Third, evolutionists have appealed to neutral evolution to explain the origin of irreducibly complex biological systems. This tactic actually makes the problem worse for evolution. Neutral evolution is simply a synonym for blind luck. When the explanation is luck, probability calculations apply, and the probability of forming a biochemical system by blind luck is effectively zero.14
Fourth, evolutionists have ignored irreducible complexity entirely. They have cited the evolutionary origin of structures that are not irreducibly complex, in order to justify the origin of structures that are. This logically incoherent answer does nothing to meet Behe’s challenge.
In chapter four of Adam and the Genome, Venema cites three examples that supposedly rebut Behe’s arguments. Venema describes a genetic comparison in fruit flies, a “whole-genome duplication (WGD) event” in the lineage leading to vertebrates (i.e., humans, mammals, fish, and so on), and an example of evolution in viruses that infect bacteria.
Again, because Venema conflates Behe’s two books, Venema’s arguments are deficient. They also end up repeating the same erroneous strategies that evolutionists have employed for 20 years. The fruit fly argument, by Venema’s own admission, does not represent an irreducibly complex structure—a flaw in reasoning which Behe himself has publicly identified.15 In other words, Venema commits the fourth type of error that I discussed above.
Venema’s second claim is one from a vague hierarchy. Venema simply assumes that the species—whose DNA he examines—are related via evolutionary common ancestry, and then calls Behe’s arguments refuted. Venema never describes a detailed mechanism by which these DNA patterns arose (nor does he give detailed justification for whether they are irreducibly complex—a necessary point to prove if Venema wants to rebut Behe’s claims from Darwin’s Black Box). In other words, Venema never shows how “numerous, successive, slight modifications” actually produced the genomes that we see today. In short, Venema repeats the second error that I discussed above.
In Venema’s last example, he seems to finally engage Behe’s claims. Venema says, “This experiment documents the addition of a protein to an irreducibly complex system.”16 In fact, Venema contradicts himself later:
Thus Behe is now faced with a concrete example of a new protein-binding site arising through multiple mutations, with that new binding event replacing a previously essential part of a complex system—and all documented at a level of detail that cannot be disputed.17
Which is it? Was a new protein added to the system? Or was one part of the system replaced with another? Venema doesn’t seem to understand the difference between the two—or the significance for Behe’s ideas. In an irreducibly complex system, swapping one part for another doesn’t explain the origin of the system.
For example, in Darwin’s Black Box, Behe uses a mousetrap as an analogy for irreducibly complex systems in the biological realm. In the mousetrap example, the pieces of the mousetrap can be attached to the floor instead of to the piece of wood that normally forms the base of the trap. The floor and the base can be swapped. But this says nothing about how any of these components arose in the first place. Before the swap and after the swap, the number of irreducibly complex components is the same. Nothing has been added to the system. A swap does nothing to explain how a mousetrap can be built step-by-step from a non-mousetrap. For evolution to occur, an irreducibly complex system must be built by addition of parts, not the swapping of parts. Venema claims that parts were added to the system—and then contradicts himself later. In fact, his latter answer is true—which means the example never really addresses Behe’s claims in Darwin’s Black Box. In other words, Venema’s last example falls under category four of traditional evolutionary responses to Darwin’s Black Box.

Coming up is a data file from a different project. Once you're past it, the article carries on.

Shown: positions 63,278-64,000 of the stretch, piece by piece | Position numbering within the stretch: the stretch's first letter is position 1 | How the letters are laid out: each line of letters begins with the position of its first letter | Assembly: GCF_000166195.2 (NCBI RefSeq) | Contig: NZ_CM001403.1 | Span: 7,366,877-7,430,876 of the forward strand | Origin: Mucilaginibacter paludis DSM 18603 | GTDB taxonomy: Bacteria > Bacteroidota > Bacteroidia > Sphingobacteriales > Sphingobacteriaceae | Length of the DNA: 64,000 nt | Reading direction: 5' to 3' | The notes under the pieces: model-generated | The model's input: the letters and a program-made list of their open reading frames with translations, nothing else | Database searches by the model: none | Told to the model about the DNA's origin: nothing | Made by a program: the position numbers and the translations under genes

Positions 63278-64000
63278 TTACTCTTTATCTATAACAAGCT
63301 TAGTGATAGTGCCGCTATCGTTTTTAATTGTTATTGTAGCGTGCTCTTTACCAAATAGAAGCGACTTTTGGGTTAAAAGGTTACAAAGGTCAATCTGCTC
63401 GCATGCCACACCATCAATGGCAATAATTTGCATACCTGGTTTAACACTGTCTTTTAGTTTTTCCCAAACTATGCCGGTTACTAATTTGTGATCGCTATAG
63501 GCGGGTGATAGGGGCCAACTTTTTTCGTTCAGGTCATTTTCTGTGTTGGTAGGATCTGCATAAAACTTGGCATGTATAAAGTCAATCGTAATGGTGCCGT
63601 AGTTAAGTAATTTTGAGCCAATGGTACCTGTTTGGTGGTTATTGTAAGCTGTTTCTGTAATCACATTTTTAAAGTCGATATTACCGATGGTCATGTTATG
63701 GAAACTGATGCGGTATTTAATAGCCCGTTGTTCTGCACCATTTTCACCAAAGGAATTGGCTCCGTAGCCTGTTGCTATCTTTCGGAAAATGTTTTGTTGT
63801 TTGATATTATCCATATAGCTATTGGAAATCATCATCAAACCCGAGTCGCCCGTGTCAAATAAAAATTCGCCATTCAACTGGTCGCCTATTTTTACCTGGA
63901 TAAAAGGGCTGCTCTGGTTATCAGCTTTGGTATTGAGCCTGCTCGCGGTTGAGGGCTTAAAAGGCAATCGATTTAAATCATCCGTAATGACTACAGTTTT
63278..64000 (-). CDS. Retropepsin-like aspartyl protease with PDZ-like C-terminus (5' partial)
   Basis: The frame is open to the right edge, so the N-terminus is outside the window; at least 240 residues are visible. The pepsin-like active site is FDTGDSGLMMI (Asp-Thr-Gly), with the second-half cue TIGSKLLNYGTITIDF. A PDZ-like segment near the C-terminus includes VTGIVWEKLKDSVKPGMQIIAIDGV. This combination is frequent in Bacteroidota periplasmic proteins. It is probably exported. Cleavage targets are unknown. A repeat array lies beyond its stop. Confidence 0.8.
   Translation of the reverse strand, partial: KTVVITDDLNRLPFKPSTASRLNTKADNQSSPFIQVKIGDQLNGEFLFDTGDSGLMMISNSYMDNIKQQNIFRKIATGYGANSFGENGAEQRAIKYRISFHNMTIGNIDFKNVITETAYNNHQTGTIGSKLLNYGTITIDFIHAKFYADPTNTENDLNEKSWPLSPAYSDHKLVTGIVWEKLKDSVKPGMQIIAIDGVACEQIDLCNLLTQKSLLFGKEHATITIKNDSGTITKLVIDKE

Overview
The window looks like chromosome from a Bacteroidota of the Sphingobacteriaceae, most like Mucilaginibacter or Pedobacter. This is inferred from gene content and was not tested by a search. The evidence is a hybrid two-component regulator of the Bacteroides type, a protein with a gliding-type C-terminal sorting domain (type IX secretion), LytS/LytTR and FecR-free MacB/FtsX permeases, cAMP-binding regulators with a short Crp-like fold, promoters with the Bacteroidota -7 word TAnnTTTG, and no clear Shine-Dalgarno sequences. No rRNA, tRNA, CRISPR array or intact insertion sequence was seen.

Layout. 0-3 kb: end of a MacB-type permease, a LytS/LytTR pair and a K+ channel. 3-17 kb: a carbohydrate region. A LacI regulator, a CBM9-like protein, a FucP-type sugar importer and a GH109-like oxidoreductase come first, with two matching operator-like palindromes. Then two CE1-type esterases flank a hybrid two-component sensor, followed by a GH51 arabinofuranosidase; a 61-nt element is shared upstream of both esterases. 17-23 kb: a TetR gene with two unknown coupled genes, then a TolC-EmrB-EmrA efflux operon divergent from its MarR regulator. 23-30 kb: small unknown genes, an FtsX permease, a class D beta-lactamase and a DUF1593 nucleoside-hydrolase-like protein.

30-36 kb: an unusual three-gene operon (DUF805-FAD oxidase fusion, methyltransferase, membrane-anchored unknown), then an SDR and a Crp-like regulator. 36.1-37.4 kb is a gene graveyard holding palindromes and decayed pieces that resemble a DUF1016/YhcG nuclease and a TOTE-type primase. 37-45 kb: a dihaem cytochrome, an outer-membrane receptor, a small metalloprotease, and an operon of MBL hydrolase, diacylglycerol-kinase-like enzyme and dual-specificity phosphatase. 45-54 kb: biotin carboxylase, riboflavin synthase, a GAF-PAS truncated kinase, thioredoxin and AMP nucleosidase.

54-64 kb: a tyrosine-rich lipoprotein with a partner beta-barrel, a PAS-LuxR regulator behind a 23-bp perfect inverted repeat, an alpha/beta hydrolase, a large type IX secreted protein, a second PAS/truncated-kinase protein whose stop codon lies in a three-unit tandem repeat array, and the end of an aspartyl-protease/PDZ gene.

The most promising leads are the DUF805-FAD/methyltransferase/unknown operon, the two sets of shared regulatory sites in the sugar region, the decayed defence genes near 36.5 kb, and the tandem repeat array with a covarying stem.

Conclusion and Ramifications
Consider the significance of Venema’s attempts to rebut Behe. For over 20 years, evolutionists have had opportunity to cite some example, some biological process, some experimental result that refutes Behe’s claims. And, after two decades, the best that Venema can do is change the subject. This does not bode well for the scientific coherence of evolution.
Since Behe’s arguments are still fatal for evolution, we won’t take the time to explore Venema’s responses to other ID claims. If Venema can’t address the most significant objections to evolution, then there’s no need to explore the rest. The naturalistic evolution of irreducibly complex biological structures is impossible.
It seems that Venema picks and chooses from Behe’s concepts to fit Venema’s preconceived conclusions.
Let’s analyze one more aspect of Venema’s treatment of Behe’s ideas. Why does Venema make the errors that he does? Perhaps Venema’s blunders are due to his earlier confusion about the purposes of Behe’s two books. With respect to Venema’s third example that supposedly refutes Behe, Venema seems preoccupied with the “new protein binding site” rule (as the quote above demonstrates), yet he doesn’t recognize the distinction between this rule and Behe’s arguments from irreducible complexity. In other words, it seems that Venema picks and chooses from Behe’s concepts to fit Venema’s preconceived conclusions. Whether deliberate or inadvertent, Venema seems to have the same approach to all of his critics, whether YEC or ID.
In subsequent posts, we’ll explore in more detail Venema’s language analogy, and how he attempts to use that analogy to buttress his other claims in chapter two.